Cells A2 - A11, B2 - B11 and C2 - C11 of the spreadsheet below contain three different sets of independent variables (known x values), and cells D2 - D11 of the spreadsheet contain the associated known y-values. Cells F1 - H3 of the spreadsheet show the Excel Linest function, used to return statistical information relating to the line of best fit through these points.

Again, the format of the Linest function is seen in the formula bar and it can be seen, (from the curly brackets), that the function has been entered as an array formula.

Example of use of the Excel Linest Function with multiple independant variables

Cells F1 - I1 give the values of the coefficents, m3, m2 and m1 as 3.874869212, 2.027512015 and 4.049870099, respectively and the y-intercept, b as 5.710012148. Therefore, the equation for the line of best fit through the given points is:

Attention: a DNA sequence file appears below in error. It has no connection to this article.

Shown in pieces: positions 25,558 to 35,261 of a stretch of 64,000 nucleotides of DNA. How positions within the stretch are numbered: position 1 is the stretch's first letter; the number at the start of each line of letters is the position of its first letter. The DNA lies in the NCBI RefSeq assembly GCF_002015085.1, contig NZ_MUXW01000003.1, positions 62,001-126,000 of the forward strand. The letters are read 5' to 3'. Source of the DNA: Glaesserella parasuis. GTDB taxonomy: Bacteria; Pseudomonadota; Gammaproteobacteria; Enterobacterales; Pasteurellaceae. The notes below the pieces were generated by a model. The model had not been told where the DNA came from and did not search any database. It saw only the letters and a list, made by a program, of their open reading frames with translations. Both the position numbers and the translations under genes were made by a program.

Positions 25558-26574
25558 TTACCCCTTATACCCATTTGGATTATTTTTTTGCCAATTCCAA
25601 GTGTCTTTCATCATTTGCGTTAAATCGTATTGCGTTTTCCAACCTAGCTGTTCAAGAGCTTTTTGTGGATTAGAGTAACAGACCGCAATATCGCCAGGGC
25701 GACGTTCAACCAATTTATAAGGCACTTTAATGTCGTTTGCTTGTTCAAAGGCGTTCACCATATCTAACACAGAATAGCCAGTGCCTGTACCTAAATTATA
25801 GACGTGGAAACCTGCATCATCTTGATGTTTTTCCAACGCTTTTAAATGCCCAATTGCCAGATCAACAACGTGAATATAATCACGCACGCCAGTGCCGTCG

y = 4.049870099 x1 + 2.027512015 x2 + 3.874869212 x3 + 5.710012148

The remaining cells in the range F1 - I5 give the following additional statistics for this curve:

and the unused cells show the #N/A error.


Further information and examples of the Excel Linest function can be found on the Microsoft Office website.


Linest Function Errors

If you get an error from the Excel Linest function this is likely to be one of the following:

Common Errors
#REF! - Occurs if the array of [known_x's] is not the same length as the array of known_y's
#VALUE! -

Occurs if any values in the supplied [known_x's] or known_y's arrays are not numeric values

(this may include text representations of numbers, as the Linest function does not recognise these as numbers)